Format

Send to

Choose Destination
Arthroscopy. 2015 Feb;31(2):197-204. doi: 10.1016/j.arthro.2014.08.014. Epub 2014 Oct 11.

Are delayed operations effective for patients with rotator cuff tears and concomitant stiffness? An analysis of immediate versus delayed surgery on outcomes.

Author information

1
Department of Orthopedic Surgery, Seoul St. Mary's Hospital, College of Medicine, The Catholic University of Korea, Seoul, South Korea.
2
Department of Orthopaedic Surgery, Wonkwang University Sanbon Hospital, Wonkwang University of School of Medicine, Gunpo, South Korea. Electronic address: hyojin1229@gmail.com.
3
Department of Orthopaedic Surgery, Wonkwang University Sanbon Hospital, Wonkwang University of School of Medicine, Gunpo, South Korea.

Abstract

PURPOSE:

The purpose of this study was to compare the clinical outcomes of immediate rotator cuff repair with capsular release and those of rotator cuff repair after the stiffness was treated with rehabilitative therapy.

METHODS:

Between June 2007 and December 2010, we recruited 63 patients with rotator cuff tears and stiffness. In 33 patients arthroscopic rotator cuff repair was performed with capsular release simultaneously (group I). In 30 patients arthroscopic rotator cuff repair was performed after 6 months of preoperative rehabilitation for stiffness (group II). The American Shoulder and Elbow Surgeons score, Simple Shoulder Test score, Constant score, and visual analog scale score for pain and range of motion (ROM) were assessed at the start of the study; at 3, 6, and 12 months; and at the last visit. The postoperative cuff tendon integrity was assessed between 6 and 12 months using magnetic resonance or ultrasound images.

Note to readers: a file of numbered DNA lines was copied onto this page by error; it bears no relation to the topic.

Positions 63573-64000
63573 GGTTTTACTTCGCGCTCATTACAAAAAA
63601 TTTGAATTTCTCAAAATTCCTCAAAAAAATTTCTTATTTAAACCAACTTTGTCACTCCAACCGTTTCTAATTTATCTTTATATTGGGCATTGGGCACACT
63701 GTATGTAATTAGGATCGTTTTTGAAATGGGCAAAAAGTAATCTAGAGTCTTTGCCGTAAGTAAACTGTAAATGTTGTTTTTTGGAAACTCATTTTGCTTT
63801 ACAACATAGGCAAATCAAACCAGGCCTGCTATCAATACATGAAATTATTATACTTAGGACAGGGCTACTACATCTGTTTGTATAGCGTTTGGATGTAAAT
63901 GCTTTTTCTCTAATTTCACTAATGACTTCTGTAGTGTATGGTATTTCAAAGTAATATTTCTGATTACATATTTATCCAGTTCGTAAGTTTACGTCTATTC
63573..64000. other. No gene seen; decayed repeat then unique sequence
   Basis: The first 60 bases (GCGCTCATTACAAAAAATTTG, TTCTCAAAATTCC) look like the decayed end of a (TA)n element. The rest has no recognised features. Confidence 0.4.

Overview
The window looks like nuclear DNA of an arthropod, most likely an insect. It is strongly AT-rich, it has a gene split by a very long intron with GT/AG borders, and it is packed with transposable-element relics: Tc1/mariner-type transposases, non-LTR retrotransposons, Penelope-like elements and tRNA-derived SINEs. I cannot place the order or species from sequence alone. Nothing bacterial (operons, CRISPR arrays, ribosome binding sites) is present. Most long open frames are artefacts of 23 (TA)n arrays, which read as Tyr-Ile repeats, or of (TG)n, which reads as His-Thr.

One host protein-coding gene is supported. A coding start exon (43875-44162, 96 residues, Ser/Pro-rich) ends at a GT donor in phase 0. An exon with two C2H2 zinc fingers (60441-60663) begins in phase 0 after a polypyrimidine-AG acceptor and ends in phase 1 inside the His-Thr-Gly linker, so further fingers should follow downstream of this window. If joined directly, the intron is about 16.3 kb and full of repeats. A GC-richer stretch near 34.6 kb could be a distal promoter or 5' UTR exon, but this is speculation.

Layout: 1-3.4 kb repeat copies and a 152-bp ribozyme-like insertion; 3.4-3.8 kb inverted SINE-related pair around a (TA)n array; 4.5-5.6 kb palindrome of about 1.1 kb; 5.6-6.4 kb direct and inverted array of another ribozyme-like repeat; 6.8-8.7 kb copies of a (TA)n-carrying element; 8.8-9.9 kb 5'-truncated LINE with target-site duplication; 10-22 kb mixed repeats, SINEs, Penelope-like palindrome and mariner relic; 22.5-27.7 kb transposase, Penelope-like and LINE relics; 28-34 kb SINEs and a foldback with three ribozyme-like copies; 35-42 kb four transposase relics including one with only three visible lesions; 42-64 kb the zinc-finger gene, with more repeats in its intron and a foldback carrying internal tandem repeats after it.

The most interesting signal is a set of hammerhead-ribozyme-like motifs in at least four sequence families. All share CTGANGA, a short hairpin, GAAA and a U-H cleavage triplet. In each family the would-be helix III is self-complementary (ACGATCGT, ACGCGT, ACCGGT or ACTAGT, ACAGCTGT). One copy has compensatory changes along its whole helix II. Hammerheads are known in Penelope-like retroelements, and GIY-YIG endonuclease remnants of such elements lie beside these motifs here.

RESULTS:

There were no significant differences in preoperative demographic data between the groups (P > .05). The mean follow-up period was 21.54 months. After treatment, there was significant improvement in ROM and functional scores in both groups, as measured at the last follow-up (P < .05). No statistical differences were found in clinical scores and ROM at the last follow-up (P > .05). On assessment of the magnetic resonance or ultrasound images taken 6 to 12 months postoperatively, the retear rate for the repaired cuff tendon in each group was 12.1% in group I and 13.4% in group II.

CONCLUSIONS:

In the treatment of rotator cuff tears with stiffness, satisfactory results can be achieved either by repairing the tear with simultaneous capsular release or by waiting to perform the repair after preoperative rehabilitation for stiffness. Because a delayed rotator cuff repair after improving ROM offered no clear advantage over an immediate operation, we recommend surgically treating rotator cuff tears with concomitant stiffness early using a simultaneous capsular release method to save time and to avoid unnecessary rehabilitation.

LEVEL OF EVIDENCE:

Level II, prospective comparative study.

PMID:
25306517
DOI:
10.1016/j.arthro.2014.08.014
[Indexed for MEDLINE]

Supplemental Content

Full text links

Icon for Elsevier Science
Loading ...
Support Center